Table 3 summarizes the pharmacokinetic and pharmacodynamic results from a study of nine healthy young adult patients, eight patients with end-stage kidney disease undergoing kidney transplantation, and seven patients with end-stage liver disease undergoing liver transplantation. The results suggest that a longer t½ can be expected in patients with end-stage kidney disease; in addition, these patients may be more sensitive to the neuromuscular blocking effects of NUROMAX (doxacurium chloride) . The time to maximum block was slightly longer and the clinically effective duration of block was prolonged in patients with end-stage kidney disease.
Table 3: Pharmacokinetic and Pharmacodynamic Parameters*
of NUROMAX (doxacurium chloride) in Healthy Patients and in Patients Undergoing Kidney or Liver Transplantation
|Parameter||Healthy Young Adult Patients||Kidney Transplant Patients||Liver Transplant Patients|
( n = 9)
(n = 8)
(n = 7)
|t½ elimination (min)||99||221||115|
|Volume of Distribution at Steady State (L/kg)||0.22||0.27||0.29|
|Plasma Clearance (mL/min per kg)||2.66||1.23||2.30|
|Maximum Block (%)||86||98||70|
|Clinically Effective Duration of Block (min)||36||80||52|
|* Values shown are means (range).|
No data are available from patients with liver disease not requiring transplantation. There are no significant alterations in the pharmacokinetics of NUROMAX (doxacurium chloride) in liver transplant patients. Sensitivity to the neuromuscular blocking effects of NUROMAX (doxacurium chloride) was highly variable in patients undergoing liver transplantation. Three of seven patients developed ≤ 50% block, indicating that a reduced sensitivity to NUROMAX (doxacurium chloride) may occur in such patients. In those patients who developed > 50% neuromuscular block, the time to maximum block and the clinically effective duration tended to be longer than in healthy young adult patients (see CLINICAL PHARMACOLOGY - Individualization of Dosages subsection).
Consecutively administered maintenance doses of 0.005 mg/kg NUROMAX (doxacurium chloride) , each given at 25% T1 recovery following the preceding dose, do not result in a progressive increase in the plasma concentration of doxacurium or a progressive increase in the depth or duration of block produced by each dose.
NUROMAX (doxacurium chloride) is not metabolized in vitro in fresh human plasma. Plasma protein binding of NUROMAX (doxacurium chloride) is approximately 30% in human plasma.
In vivo data from humans suggest that NUROMAX (doxacurium chloride) is not metabolized and that the major elimination pathway is excretion of unchanged drug in urine and bile. In studies of healthy adult patients, 24% to 38% of an administered dose was recovered as parent drug in urine over 6 to 12 hours after dosing. High bile concentrations of NUROMAX (doxacurium chloride) (relative to plasma) have been found 35 to 90 minutes after administration. The overall extent of biliary excretion is unknown. The data derived from analysis of human urine and bile are consistent with data from in vivo studies in the rat, cat, and dog, which indicate that all of an administered dose of NUROMAX (doxacurium chloride) is recovered as parent drug in the urine and bile of these species.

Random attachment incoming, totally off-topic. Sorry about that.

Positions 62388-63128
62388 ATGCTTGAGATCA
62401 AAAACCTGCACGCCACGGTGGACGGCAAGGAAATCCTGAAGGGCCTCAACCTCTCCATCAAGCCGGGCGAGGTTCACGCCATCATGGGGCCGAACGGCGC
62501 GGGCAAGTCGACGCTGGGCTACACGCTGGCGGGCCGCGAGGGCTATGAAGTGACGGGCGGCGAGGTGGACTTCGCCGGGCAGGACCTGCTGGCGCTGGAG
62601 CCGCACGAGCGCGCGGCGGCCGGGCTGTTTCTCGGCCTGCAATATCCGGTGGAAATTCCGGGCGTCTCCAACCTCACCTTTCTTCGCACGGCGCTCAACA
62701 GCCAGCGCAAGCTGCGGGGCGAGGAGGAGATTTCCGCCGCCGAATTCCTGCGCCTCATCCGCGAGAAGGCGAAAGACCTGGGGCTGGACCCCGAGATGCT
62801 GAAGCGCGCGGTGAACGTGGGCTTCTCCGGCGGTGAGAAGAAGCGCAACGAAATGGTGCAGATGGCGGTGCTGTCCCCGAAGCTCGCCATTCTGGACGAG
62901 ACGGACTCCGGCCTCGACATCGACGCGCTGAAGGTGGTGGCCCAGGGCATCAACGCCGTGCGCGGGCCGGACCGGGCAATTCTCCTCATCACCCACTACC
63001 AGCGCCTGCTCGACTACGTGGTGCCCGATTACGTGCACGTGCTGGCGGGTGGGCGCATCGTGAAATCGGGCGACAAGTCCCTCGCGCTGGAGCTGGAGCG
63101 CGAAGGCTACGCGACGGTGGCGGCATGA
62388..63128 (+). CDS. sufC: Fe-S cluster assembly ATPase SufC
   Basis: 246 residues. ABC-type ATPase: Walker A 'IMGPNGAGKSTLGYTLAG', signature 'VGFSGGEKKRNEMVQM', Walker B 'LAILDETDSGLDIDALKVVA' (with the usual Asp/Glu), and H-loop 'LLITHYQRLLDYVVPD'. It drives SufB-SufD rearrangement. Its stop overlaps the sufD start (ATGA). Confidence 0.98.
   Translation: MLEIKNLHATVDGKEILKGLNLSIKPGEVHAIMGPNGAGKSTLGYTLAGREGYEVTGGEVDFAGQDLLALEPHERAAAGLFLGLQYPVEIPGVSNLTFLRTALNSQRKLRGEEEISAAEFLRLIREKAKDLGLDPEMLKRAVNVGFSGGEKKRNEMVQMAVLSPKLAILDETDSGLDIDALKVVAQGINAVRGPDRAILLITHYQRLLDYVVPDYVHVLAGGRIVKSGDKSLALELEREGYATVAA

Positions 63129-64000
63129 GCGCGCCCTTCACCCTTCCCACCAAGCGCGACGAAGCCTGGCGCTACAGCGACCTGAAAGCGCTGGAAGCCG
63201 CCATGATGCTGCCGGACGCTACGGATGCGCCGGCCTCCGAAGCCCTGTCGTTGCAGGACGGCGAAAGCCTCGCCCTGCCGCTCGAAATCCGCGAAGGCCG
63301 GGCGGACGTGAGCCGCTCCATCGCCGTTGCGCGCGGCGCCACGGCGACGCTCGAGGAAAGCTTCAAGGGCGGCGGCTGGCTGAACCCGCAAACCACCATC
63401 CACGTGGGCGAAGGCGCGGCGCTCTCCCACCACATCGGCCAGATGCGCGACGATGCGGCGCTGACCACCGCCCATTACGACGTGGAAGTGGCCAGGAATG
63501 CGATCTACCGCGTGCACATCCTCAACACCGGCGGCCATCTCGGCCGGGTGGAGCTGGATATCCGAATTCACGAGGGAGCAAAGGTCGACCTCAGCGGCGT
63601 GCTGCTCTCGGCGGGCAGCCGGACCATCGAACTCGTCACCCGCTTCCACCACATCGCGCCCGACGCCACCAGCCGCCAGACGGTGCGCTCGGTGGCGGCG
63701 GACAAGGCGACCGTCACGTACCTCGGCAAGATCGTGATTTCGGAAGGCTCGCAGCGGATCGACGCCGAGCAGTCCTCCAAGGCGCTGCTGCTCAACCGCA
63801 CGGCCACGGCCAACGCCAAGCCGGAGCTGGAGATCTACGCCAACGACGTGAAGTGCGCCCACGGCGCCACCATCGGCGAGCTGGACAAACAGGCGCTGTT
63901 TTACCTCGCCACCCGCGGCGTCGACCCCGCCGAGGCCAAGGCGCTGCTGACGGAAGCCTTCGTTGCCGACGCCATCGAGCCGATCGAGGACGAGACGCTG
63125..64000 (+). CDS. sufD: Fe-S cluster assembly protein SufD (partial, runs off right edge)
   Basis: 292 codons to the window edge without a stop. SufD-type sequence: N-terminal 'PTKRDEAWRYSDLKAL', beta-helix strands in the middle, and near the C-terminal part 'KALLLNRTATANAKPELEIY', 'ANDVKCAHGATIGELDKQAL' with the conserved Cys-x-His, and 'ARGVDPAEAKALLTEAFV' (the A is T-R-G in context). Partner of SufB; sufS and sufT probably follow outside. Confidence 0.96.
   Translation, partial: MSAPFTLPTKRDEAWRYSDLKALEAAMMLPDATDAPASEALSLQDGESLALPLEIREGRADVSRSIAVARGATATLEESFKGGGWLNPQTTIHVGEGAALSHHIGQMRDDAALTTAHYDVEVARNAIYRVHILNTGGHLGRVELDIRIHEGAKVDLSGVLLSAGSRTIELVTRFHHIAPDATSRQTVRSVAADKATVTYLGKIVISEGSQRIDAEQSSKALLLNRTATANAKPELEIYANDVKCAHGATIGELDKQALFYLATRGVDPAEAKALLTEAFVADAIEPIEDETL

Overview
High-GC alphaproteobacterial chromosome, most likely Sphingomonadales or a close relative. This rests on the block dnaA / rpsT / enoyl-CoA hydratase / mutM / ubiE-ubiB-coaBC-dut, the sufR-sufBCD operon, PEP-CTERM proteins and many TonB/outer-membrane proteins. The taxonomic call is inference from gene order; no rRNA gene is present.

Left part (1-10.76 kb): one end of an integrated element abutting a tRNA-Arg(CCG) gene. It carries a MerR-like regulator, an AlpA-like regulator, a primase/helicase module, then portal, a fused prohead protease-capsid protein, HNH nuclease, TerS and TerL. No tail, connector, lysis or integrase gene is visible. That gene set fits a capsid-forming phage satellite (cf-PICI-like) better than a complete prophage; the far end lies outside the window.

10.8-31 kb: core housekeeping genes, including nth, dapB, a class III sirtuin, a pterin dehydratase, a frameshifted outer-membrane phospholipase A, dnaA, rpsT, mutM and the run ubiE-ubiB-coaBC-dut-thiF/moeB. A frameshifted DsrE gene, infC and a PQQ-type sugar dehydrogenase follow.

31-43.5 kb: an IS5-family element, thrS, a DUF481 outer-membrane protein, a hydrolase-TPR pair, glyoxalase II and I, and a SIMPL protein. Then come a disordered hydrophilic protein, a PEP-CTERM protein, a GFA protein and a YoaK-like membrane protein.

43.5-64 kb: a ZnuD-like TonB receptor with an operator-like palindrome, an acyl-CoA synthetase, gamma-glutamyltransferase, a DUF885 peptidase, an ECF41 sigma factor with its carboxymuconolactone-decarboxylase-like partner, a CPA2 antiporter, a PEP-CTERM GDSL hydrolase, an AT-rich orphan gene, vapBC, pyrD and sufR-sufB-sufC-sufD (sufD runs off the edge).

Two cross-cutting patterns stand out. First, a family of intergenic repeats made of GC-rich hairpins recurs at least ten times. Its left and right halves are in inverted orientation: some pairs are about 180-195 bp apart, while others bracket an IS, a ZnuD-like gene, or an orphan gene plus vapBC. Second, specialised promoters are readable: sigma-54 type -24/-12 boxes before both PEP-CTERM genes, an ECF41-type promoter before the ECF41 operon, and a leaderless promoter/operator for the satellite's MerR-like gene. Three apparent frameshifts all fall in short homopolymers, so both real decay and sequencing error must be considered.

Individualization of Dosages
In elderly patients or patients who have impaired renal function, the potential for a prolongation of block may be reduced by decreasing the initial dose of NUROMAX (doxacurium chloride) and by titrating the dose to achieve the desired depth of block. In obese patients (patients weighing ≥ 30% more than ideal body weight for height), the dose of NUROMAX (doxacurium chloride) should be determined using the patient's ideal body weight (IBW), according to the following formulae:
Men: IBW in kg = [106 + (6 × inches in height above 5 feet)]/2.2
Women: IBW in kg = [100 + (5 × inches in height above 5 feet)]/2.2
Dosage requirements for patients with severe liver disease are variable; some patients may require a higher than normal initial dose of NUROMAX (doxacurium chloride) to achieve clinically effective block. Once adequate block is established, the clinical duration of block may be prolonged in such patients relative to patients with normal liver function.
As with pancuronium, metocurine, and vecuronium, resistance to NUROMAX (doxacurium chloride) , manifested by a reduced intensity and/or shortened duration of block, must be considered when NUROMAX (doxacurium chloride) is selected for use in patients receiving phenytoin or carbamazepine (see PRECAUTIONS - DRUG INTERACTIONS).
As with other nondepolarizing neuromuscular blocking agents, a reduction in dosage of NUROMAX (doxacurium chloride) must be considered in cachectic or debilitated patients; in patients with neuromuscular diseases, severe electrolyte abnormalities, or carcinomatosis; and in other patients in whom potentiation of neuromuscular block or difficulty with reversal is anticipated. Increased doses of NUROMAX (doxacurium chloride) may be required in burn patients (see PRECAUTIONS).
Last reviewed on RxList: 1/4/2011
This monograph has been modified to include the generic and brand name in many instances.
Additional Nuromax Information
Report Problems to the Food and Drug Administration
You are encouraged to report negative side effects of prescription drugs to the FDA. Visit the FDA MedWatch website or call 1-800-FDA-1088.
Find out what women really need.